Civil Law in Early China: The Law, Ritual, and Family


Henry Luce Foundation/ACLS Grants to Individuals in East and Southeast Asian Archaeology and Early History Dissertation Fellowships (North America)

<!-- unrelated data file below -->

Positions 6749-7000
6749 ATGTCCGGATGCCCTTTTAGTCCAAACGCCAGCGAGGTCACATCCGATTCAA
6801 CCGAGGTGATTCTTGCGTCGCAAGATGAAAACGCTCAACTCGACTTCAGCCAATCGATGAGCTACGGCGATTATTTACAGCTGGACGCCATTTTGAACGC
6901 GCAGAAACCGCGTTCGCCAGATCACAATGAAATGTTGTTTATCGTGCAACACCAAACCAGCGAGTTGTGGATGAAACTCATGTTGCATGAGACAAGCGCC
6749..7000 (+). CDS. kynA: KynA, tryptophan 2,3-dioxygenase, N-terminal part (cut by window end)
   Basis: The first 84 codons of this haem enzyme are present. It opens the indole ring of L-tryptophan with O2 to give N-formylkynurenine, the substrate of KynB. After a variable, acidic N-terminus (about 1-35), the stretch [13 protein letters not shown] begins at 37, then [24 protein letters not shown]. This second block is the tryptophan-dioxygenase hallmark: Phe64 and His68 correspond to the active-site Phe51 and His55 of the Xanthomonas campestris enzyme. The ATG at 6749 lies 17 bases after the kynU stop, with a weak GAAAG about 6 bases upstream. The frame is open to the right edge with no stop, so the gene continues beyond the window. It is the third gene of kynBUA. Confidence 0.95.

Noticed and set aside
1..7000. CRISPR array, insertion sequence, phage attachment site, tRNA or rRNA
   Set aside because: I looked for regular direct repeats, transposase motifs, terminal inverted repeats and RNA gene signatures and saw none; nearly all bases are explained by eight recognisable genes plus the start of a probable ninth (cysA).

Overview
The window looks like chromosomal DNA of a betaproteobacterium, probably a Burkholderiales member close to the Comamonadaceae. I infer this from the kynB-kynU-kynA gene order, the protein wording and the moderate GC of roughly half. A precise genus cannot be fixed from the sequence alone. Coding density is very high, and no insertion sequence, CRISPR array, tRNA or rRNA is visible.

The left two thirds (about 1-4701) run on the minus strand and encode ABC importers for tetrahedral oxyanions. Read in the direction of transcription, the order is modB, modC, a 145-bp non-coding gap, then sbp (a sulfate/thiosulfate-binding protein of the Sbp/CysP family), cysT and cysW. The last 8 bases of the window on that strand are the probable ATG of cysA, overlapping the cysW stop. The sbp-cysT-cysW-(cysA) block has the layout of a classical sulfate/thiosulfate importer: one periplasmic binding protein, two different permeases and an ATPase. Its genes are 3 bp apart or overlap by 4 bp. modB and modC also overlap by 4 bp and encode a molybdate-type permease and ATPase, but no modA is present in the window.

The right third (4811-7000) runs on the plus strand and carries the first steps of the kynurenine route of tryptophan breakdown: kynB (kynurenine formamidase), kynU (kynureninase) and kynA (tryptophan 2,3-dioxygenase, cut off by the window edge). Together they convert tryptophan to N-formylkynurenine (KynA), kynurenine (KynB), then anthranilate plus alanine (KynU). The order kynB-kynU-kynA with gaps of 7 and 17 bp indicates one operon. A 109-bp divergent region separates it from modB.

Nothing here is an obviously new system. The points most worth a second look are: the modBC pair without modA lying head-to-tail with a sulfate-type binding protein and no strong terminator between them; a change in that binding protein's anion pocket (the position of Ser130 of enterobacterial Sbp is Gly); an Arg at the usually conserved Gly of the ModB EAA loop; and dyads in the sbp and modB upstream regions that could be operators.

This proposal seeks support for dissertation research on civil law in early China, from the Warring States to the Han periods (475 BC – AD 220). Up to now, the topic has not received the amount of scholarly attention that it deserves, mainly because few contemporary sources were available prior to 1970s, aside from fragments preserved in the dynastic histories and commentaries to the Liji. Over the past thirty years, however, four major caches of legal materials have been excavated, from three sites in Hubei (Baoshan, Shuihudi, and Zhangjiashan), and one in Gansu (Xuanquan). Based on new materials, this dissertation aims to rewrite the legal history of early China, arguing that while early Chinese law did not articulate distinctions between civil law and criminal law, the law regulated many civil affairs within and between families. As ritual also regulated family affairs, ritual and legal prescriptions could support or contradict one another, and aggrieved parties could sometimes manipulate the ambiguities to their own advantage.